The American Association of Medical Assistants (AAMA) Executive Office has been receiving an increasing number of questions about the Standards for Ambulatory Care (SAC) of The Joint Commission (TJC) and their impact on the scope of practice of medical assistants. My legal opinion is that the current edition of the SAC does not supersede state and federal medical assisting laws, and thus does not reduce the scope of practice of medical assistants. Furthermore, several features of the CMA (AAMA) Certification Program are consistent with the SAC, and consequently reinforce and magnify the preeminence of the CMA (AAMA) credential.

(The following analysis is based on information in the 2014 edition of The Joint Commission Standards for Ambulatory Care.)

SAC and scope of practice

The SAC seeks to ensure that all health care professionals working in the outpatient setting are abiding by their legally defined scopes of practice. HR.01.02.07 is as follows: “The organization determines how staff function within the organization.” Note the following Elements of Performance of this standard1:

  1. All staff who provide patient care, treatment, or service possess a current license, certification, or registration, in accordance with law and regulation.
  2. Staff who provide patient care, treatment, or services practice within the scope of their license, certification, or registration and as required by law and regulation. [Emphasis added.]

There is nothing in The Joint Commission Standards for Ambulatory Care that overrides or supersedes state or federal law governing the scope of practice of medical assistants.

TJC requires verification of staff qualifications

Standard HR.01.02.05 of the SAC is as follows: “The organization verifies staff qualifications.” The Elements of Performance of HR.01.02.05 include the following1:

  1. When law or regulation requires care providers to be currently licensed, certified, or registered to practice their professions, the organization both verifies these credentials with the primary source and documents this verification when a provider is hired and when his or her credentials are renewed. [Emphasis added.]

Note 1: It is acceptable to verify current licensure, certification, or registration with the primary source via a secure electronic communication or by telephone, if this verification is documented.

Note also the following point in HR.01.02.051:

  1. When the organization requires licensure, registration, or certification not required by law and regulation, the organization both verifies these credentials and documents this verification at time of hire and when credentials are renewed.

The above excerpt from HR.01.02.05 demonstrates the importance of CMAs (AAMA) keeping their credential current, especially in states that require medical assistants to have the CMA (AAMA) for certain purposes. The fact that employers and other parties can verify on the AAMA website whether a medical assistant holds a current CMA (AAMA) provides a great service for employers and prospective employers.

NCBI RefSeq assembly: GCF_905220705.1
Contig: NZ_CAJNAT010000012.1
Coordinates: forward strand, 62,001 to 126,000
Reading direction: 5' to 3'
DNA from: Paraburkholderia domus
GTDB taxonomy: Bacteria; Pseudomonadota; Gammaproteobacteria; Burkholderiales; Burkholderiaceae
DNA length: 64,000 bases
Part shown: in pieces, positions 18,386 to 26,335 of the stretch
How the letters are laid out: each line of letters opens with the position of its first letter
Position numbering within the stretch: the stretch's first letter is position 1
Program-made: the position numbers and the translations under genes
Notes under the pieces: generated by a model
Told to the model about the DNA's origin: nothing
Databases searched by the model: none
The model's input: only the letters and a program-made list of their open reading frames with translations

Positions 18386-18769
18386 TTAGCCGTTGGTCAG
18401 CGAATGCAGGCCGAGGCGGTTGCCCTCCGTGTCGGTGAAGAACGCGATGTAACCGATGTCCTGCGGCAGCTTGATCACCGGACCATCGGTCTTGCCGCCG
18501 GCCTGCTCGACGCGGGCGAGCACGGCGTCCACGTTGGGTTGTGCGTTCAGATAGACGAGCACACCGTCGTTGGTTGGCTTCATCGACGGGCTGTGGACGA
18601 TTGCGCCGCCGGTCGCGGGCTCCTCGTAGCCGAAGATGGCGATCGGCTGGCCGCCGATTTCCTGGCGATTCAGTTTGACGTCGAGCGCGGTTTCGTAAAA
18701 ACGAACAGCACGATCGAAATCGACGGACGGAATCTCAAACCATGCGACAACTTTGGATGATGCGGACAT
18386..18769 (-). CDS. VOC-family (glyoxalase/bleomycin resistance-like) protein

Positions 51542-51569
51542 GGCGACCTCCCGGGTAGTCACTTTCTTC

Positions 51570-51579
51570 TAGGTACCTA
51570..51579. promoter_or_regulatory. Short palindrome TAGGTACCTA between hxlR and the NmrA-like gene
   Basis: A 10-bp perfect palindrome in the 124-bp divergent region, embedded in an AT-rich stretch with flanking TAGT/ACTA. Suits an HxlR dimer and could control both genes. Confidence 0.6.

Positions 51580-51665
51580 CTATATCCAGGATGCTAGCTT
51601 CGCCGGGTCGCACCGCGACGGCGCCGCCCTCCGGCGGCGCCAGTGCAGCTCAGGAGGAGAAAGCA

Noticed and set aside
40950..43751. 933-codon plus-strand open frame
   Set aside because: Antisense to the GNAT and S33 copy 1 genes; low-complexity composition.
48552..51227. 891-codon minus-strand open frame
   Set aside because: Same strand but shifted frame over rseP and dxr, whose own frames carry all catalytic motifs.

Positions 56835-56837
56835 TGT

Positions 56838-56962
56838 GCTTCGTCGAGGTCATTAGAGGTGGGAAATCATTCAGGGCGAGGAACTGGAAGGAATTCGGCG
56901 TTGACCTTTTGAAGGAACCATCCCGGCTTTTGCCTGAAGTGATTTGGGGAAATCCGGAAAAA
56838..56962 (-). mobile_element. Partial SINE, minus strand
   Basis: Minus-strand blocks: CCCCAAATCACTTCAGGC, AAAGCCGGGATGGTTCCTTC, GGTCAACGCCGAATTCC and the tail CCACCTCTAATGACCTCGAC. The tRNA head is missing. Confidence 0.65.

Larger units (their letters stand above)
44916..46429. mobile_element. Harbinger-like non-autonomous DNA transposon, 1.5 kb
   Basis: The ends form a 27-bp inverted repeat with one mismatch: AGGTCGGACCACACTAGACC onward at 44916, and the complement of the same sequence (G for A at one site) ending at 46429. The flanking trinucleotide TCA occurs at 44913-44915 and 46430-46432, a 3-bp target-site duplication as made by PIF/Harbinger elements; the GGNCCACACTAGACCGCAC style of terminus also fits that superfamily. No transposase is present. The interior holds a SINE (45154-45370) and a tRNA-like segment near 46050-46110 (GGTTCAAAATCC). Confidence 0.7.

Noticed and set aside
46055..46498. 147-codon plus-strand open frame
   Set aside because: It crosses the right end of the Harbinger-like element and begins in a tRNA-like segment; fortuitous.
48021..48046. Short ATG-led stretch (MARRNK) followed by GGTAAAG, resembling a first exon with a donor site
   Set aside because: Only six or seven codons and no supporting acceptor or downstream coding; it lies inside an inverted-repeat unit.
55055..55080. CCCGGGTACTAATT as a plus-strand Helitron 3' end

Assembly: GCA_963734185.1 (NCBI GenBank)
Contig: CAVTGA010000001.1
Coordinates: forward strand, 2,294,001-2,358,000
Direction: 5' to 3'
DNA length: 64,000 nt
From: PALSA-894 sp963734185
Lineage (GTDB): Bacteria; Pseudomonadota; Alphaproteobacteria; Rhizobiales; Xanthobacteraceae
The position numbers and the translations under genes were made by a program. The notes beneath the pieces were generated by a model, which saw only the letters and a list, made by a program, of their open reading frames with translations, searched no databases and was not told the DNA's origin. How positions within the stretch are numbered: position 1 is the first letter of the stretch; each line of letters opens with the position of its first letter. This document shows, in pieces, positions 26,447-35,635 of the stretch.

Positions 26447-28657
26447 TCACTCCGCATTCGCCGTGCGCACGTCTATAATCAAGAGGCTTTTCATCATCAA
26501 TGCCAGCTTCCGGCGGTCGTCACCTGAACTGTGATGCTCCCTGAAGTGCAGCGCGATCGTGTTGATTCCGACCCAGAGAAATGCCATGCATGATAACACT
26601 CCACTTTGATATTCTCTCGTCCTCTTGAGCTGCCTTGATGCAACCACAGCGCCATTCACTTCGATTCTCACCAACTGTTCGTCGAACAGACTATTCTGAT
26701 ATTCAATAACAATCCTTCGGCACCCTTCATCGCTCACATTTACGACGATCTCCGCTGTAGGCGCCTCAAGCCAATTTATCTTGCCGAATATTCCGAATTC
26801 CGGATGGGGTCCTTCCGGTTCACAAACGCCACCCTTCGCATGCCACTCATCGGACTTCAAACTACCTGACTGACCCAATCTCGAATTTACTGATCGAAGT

Distinguishing the CMA (AAMA) credential in education and experience

Note the following point in HR.01.02.051:

  1. The organization verifies and documents that the applicant has the education and experience required by the job responsibilities. [Emphasis added.]

The CMA (AAMA) is the only medical assisting certification that limits eligibility to candidates who have completed a postsecondary, accredited medical assisting academic program. Other medical assisting credentialing bodies permit an individual to take their tests without having any formal medical assisting education. Because hands-on, psychomotor competencies cannot be measured conclusively by a paper-and-pencil or computer-based test, the mandatory education requirement—which must include a practicum of 160 hours or more—distinguishes the CMA (AAMA) from all other medical assisting credentials, and provides employers, patients, malpractice insurance carriers, and third-party accrediting bodies such as The Joint Commission and the National Committee for Quality Assurance (NCQA) with tangible evidence that CMAs (AAMA) are not only knowledgeable about the multifaceted dimensions of the profession, but also competent in the clinical and administrative duties that are required in ambulatory care delivery settings.

The CMA (AAMA) advantage in continuing education

Standard HR.01.05.03 is as follows: “Staff participate in ongoing education and training.” Note the following Elements of Performance1:

  1. Staff participate in ongoing education and training to maintain or increase their competency. Staff participation is documented.
  2. Staff participate in ongoing education and training whenever staff responsibilities change. Staff participation is documented.

The emphasis on documentation of staff “ongoing education and training” is apparent from these Elements of Performance. The fact that transcripts of AAMA Continuing Education Units (CEUs) are readily available is a decided advantage for CMAs (AAMA) and their supervisors and employers, and should facilitate compliance with The Joint Commission Standards for Ambulatory Care.

The rigor of the review of applications for CMA (AAMA) recertification by continuing education is another point of superiority of the CMA (AAMA) Certification Program. Unlike some other allied health credentialing programs, which only review a random sample of applications, all CMA (AAMA) recertification by continuing education applications are reviewed by staff.